Why so many are wrong
“A baseball bat and a ball cost a total of $1.10. The bat costs $1 more than the ball. How much does the ball cost?''
Most people find this math problem easy and answer almost mechanically: The ball costs 10 cents. But this answer is incorrect.
If the ball costs 10 cents, then the bat costs $1.10, so the total is $1.20.
The correct answer is that the ball costs 5 cents and the bat costs $1.05.
This question is part of the Cognitive Reflection Test (CRT), which was created in 2005 by psychologist Shane Fredrick. As CNBC explains, Fredrick wanted to see how people resist—or don't resist—their intuitive thinking.
The original test included two more questions.
– If 5 machines it takes 5 minutes to make 5 toys, how long would it take 100 machines to make 100 toys?
– Inside a lake, there is a spot with water lilies. Every day, the area of this point doubles in size. If it takes 48 days for the water lilies to cover the entire pond, how long would it take for them to cover half of the pond?
Studies on whether this test actually measures cognitive ability or intelligence have mixed results.
However, the reason many people give the wrong answer is a psychological trap we sometimes fall into. The same psychological trap can prevent us from making good decisions.
Why So Many Get the Problem Wrong
People think in two distinct ways. Psychologists refer to this cognitive process as System 1 and System 2. System 1 is our initial reaction, which often unfolds quickly and without thought. System 2 is when we use conscious thought and effort. Daniel Kahneman popularized this idea with his book “Thinking, Fast and Slow”.
To activate System 2, we must realize that System 1 did not give the correct answer.
For some people, the intuitive answer is that the ball costs 10 cents. To arrive at the correct answer, they must realize that System 1 did not work and re-examine the problem.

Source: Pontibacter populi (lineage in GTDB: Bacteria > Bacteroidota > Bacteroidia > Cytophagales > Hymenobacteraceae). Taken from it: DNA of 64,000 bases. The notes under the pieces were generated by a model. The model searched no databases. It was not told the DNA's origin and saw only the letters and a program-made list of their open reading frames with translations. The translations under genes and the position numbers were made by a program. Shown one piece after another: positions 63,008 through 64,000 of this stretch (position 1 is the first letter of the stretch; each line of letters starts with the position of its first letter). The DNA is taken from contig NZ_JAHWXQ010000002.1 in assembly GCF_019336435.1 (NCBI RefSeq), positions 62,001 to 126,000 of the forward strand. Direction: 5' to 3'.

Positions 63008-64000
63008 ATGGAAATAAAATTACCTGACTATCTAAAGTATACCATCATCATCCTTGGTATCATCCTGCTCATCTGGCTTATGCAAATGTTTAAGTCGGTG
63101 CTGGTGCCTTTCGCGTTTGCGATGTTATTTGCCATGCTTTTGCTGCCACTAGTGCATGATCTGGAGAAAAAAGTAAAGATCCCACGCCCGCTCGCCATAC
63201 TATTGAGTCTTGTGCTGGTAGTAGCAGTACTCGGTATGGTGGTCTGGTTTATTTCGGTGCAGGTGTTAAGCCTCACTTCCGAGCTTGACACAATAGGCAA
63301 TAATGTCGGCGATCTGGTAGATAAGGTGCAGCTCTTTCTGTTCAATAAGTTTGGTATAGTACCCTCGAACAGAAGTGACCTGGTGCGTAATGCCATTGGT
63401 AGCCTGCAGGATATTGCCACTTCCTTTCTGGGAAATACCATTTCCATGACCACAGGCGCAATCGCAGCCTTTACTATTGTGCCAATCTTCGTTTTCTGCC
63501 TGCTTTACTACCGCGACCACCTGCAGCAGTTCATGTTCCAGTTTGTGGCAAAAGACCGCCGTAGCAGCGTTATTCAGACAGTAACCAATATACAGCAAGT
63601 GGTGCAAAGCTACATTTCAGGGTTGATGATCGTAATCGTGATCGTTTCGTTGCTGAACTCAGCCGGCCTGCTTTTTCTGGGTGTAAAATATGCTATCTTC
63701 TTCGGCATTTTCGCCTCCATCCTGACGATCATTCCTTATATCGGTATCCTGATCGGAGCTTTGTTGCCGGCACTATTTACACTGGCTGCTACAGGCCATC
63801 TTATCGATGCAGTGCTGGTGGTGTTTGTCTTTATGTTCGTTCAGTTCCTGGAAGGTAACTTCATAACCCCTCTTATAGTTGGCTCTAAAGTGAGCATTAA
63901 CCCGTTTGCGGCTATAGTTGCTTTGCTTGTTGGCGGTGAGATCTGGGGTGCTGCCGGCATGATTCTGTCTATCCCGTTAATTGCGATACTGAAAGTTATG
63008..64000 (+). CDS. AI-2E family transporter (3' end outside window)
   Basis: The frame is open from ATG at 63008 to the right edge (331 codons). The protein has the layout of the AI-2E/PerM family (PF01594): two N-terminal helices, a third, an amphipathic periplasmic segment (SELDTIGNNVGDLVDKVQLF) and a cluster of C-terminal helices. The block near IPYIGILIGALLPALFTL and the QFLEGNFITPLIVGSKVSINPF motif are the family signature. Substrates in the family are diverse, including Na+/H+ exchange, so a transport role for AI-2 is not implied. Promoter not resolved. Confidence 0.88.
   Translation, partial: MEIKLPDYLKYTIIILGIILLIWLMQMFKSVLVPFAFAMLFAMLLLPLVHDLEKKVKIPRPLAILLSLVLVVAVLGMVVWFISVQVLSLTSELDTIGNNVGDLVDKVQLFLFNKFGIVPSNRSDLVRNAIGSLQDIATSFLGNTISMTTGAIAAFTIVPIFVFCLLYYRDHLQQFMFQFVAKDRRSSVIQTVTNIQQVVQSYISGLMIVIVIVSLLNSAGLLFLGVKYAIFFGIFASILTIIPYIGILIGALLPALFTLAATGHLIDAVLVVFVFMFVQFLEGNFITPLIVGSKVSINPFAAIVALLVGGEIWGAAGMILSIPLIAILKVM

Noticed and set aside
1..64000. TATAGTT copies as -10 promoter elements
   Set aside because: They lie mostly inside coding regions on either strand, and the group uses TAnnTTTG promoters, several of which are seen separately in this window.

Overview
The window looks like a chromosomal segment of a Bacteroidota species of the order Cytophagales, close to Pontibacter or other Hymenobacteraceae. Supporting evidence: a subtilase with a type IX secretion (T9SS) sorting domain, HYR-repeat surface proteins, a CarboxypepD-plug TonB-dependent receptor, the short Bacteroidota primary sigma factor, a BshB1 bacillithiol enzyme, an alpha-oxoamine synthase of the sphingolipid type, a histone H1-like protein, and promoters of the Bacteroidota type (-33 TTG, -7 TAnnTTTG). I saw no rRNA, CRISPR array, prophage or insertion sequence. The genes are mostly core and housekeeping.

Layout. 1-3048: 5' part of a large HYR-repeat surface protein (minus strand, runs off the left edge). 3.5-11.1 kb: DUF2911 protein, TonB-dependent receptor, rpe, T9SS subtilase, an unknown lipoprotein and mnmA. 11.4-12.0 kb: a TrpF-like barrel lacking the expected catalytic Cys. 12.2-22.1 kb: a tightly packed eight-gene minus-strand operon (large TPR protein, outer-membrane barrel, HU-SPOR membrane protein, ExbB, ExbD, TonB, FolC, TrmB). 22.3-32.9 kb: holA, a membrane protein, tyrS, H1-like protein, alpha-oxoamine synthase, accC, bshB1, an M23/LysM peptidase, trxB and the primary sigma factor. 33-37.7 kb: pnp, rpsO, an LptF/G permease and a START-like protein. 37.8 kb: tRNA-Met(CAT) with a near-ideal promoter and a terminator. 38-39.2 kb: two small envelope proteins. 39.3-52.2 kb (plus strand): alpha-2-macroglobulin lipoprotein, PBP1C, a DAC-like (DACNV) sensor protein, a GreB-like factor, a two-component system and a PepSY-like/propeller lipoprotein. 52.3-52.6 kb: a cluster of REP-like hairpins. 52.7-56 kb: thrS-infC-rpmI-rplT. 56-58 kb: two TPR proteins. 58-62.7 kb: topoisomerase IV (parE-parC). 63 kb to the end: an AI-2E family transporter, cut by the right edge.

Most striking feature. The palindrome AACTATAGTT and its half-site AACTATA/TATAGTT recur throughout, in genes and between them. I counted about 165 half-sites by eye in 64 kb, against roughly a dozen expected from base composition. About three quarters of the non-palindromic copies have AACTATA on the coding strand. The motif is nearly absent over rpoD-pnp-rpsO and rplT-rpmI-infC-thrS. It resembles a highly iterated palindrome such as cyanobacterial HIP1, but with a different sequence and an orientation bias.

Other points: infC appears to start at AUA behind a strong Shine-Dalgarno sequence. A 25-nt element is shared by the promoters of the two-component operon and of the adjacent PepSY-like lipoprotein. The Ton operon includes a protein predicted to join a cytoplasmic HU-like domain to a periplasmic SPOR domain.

Of course, having a second chance to solve a problem does not automatically mean that one will find the right solution.
Even when given a second chance, many people stick to their original answer, as a recent study showed, in which researchers gave participants 50 versions of the stick and ball problem.
The participants first had to give their answer with System 1, or their initial intuition, and then were allowed to give an answer with System 2, which was supposed to be more careful.
“The results showed that both people's initial intuition and the answers they gave after discussion remained predominantly biased from start to finish,” the study says. “But on the rare occasions that participants learned to self-correct, they were able to immediately apply the solution strategy and provide a correct answer for the problems that followed.”
According to CNBC, this shows that when making decisions, it is important not to always follow our intuition. What one should do is reevaluate their choice, even if their intuition says it was right. What one has to think about is whether they are really analyzing the problem or just looking for the easiest answer.
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